• In silico analysis: Defining stereochemical characteristics

This type of analysis uses computational approaches applied to molecular modelling, which provide a rapid screening process for evaluating the adsorption capabilities of glucan-based products.


  • In vitro analysis: Defining product characteristics

Building on the in silico approach, in vitro-based laboratory assessment enables researchers to understand a product’s efficacy and large spectrum activity in scenarios where realistic contamination is present, either from chronic single or multiple-toxin exposure.


  • In vivo analysis: Determining product efficacy in the animal

What works in the lab may prove less effective in the field. This is why in vivo trials are often seen as the benchmark for understanding true mycotoxin impact and product efficacy. This type of assessment allows researchers to understand the influence of multiple mycotoxins within the animal and the ability of a mitigation strategy to modulate these responses.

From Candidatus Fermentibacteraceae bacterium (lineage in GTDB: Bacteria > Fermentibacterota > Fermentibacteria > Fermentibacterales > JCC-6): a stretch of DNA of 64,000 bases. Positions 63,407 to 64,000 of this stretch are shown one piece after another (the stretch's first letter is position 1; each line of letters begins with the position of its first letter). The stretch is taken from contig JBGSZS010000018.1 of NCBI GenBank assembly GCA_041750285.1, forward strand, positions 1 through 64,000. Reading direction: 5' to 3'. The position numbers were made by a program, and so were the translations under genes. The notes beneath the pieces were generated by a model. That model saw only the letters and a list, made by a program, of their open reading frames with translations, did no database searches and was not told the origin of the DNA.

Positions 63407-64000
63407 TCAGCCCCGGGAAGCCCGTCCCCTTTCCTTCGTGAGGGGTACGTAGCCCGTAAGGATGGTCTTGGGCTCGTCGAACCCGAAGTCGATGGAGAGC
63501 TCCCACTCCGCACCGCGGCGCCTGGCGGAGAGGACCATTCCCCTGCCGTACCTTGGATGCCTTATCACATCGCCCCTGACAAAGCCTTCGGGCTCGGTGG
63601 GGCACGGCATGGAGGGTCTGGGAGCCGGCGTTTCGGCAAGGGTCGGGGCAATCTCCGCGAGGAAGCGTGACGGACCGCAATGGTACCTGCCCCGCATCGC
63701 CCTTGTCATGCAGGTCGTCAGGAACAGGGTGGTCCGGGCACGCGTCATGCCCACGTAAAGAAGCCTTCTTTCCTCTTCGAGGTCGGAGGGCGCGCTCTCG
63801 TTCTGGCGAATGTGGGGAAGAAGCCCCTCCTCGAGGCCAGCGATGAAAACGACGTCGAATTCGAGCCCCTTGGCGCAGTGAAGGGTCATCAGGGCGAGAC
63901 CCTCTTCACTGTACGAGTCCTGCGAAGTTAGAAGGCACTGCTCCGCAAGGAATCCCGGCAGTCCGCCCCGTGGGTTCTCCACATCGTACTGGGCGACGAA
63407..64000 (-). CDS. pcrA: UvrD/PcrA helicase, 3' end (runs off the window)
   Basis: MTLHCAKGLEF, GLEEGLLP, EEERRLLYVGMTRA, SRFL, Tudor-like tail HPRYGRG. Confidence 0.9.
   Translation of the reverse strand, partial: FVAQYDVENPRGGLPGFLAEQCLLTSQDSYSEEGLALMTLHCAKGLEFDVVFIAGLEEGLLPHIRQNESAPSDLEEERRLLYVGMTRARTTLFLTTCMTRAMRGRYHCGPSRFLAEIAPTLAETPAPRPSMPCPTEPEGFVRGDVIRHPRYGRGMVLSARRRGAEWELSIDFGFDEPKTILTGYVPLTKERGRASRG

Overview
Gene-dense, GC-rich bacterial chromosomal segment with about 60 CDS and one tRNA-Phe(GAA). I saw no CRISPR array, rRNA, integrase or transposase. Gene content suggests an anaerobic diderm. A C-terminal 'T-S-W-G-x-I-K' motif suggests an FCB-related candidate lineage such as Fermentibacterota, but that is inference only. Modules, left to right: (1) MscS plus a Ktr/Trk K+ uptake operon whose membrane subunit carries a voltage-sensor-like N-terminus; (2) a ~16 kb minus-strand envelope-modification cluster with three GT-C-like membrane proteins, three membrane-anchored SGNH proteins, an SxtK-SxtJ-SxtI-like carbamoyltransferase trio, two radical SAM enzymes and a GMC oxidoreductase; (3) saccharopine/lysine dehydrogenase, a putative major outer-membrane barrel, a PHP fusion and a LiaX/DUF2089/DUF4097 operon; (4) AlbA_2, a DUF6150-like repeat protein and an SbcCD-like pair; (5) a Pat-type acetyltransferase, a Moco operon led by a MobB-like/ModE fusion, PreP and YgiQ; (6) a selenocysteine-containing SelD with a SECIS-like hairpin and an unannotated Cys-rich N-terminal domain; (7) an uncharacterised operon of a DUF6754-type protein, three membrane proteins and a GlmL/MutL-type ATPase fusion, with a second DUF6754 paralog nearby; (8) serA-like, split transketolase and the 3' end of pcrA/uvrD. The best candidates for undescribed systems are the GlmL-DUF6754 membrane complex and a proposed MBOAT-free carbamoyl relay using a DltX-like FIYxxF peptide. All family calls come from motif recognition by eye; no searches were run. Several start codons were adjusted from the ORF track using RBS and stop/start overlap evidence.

Utilising a range of evaluation techniques has allowed the Alltech research team to continually understand what carbohydrate structures need to be improved to enhance the binding characteristics of YCWE-based solutions, such as Mycosorb® and Mycosorb A — technologies that are tried and trusted by feed and livestock producers right across the globe.

Making the invisible visible

Adding to the complexity of the mycotoxin challenge in the animal feed supply chain is the fact that mycotoxins are invisible to the naked eye, leading to them being commonly referred to as “hidden thieves.” Traditionally, mycotoxins have been deemed elusive to detect; however, much has changed over the past decade. Increasingly, mycotoxins are more easily quantified, thus allowing a better understanding of their prevalence and potential impact on animal health and performance.